When the world locked down, and people were confined to their homes, gallerist Peter Fetterman decided to start sharing an image each day in a newsletter. Having started as a collector in 1979, Fetterman has accumulated a personal collection of over 7,000 photographs, and along with each, a story: about the photographer, about where he found it, or about its place in the photographic canon.
Fueled by the positive reception, and a yearning to create something during a period of stasis, Fetterman turned the digital series into a book. In The Power of Photography, Fetterman compiled 120 photographs from masters and newcomers alike, showcasing the breadth of the medium. Each image is presented with a short paragraph by Fetterman recounting a personal anecdote, a historical analysis of the photograph, or simply what struck him about that picture in particular.
No two images are alike. There’s a landscape by Jeffrey Conley (“I look at this image and am in awe of how large nature is and how small we are in comparison and importance,” writes Fetterman), a portrait of the designer Yves Saint-Laurent by Marc Riboud (“I consider this such a positive image of a new beginning, re-invention and hope for the future”), and a picture of the Chrysler Building by Charles Harbutt (“This image is a spectacular reflection of urban life in the same vein as a great Edward Hopper painting” ). The subject matter, and even format, from black and white to sepia tones to full color, are wide-ranging.
Though each photograph has its own strength, there are a few standouts within an already standout group. Alice Mann’s Dr Van Der Ross drummies is one such image. Mann, a young photographer from South Africa, photographed a group of young drum majorettes (dubbed “drummies”) dancing and smiling at a basketball court. At first glance, the image seems captivating because of the blend of colors—bright pinks, purples, and white go-go boots adorning each of the girls—but it is the exuberance Mann captures that makes the image truly dazzling. And yet, considering Mann’s subject matter and age, it would seem unlikely that her work would be printed alongside black-and-white images by Henri Cartier Bresson or André Kertesz. But it’s exactly this point that Fetterman wanted to make; that the greatest powers of photography are not limited to one style, format, or era.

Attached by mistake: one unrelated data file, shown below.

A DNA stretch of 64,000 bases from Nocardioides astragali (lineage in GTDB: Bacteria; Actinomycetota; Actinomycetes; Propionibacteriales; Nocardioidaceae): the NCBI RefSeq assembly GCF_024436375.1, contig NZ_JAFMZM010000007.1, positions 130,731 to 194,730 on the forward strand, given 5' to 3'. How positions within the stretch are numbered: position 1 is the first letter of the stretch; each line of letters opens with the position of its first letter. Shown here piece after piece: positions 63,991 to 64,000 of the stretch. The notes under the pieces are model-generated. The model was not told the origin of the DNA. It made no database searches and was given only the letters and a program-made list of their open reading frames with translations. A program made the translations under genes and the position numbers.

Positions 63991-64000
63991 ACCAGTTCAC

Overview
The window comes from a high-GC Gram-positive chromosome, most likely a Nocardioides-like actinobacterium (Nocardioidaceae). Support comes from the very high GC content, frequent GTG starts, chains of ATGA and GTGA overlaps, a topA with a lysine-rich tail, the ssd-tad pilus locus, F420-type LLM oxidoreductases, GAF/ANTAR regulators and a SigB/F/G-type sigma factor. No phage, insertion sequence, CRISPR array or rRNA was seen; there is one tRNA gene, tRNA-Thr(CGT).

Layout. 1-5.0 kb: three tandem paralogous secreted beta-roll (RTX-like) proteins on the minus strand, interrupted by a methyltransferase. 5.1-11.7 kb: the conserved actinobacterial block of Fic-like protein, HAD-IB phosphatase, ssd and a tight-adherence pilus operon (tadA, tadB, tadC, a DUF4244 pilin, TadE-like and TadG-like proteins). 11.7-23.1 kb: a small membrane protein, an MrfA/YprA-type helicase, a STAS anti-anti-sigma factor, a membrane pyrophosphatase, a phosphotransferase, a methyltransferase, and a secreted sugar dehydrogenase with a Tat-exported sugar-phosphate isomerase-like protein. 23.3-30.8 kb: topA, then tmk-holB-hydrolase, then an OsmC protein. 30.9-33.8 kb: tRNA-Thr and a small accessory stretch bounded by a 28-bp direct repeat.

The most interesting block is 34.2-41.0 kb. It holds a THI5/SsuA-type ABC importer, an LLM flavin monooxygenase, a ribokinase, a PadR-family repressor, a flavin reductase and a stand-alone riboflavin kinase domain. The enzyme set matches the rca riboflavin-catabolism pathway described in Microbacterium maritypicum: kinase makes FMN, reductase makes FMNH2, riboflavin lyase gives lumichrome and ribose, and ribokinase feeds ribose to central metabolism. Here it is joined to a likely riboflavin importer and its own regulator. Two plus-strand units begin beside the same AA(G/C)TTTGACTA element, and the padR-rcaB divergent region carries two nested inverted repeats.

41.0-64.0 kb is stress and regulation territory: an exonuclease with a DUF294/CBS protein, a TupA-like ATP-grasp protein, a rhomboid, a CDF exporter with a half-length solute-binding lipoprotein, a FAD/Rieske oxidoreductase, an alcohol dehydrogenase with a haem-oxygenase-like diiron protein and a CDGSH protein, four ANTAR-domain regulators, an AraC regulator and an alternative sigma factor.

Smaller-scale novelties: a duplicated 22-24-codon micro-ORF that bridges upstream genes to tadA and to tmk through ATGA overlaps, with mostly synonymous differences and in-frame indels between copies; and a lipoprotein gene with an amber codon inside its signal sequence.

Eve Arnold’s portrait of Malcolm X in 1961 is another gripping image. What seems to be a simple black-and-white portrait, shot in profile, is an expert study on shadow and light. Gently resting a hand on the back of his neck, Malcolm X’s ring, bearing the Islamic insignia of a crescent moon and star, becomes the focal point of the image. As Fetterman notes: “This is one of the images that have helped define his legacy.”
The strength of the book, and of the images within, comes from Fetterman’s particular eye for new and old talent alike. “A large part of my work at the gallery is to find the ones that really stand out as having something special, something unique, to discover new photographers with original voices and then make our audience aware of them,” he writes. “There is a new generation of talented artists continuing the legacy of the power of photography to enrich lives across the planet.”
The Power of Photography by Peter Fettermanpublished by ACC Art Books, $45.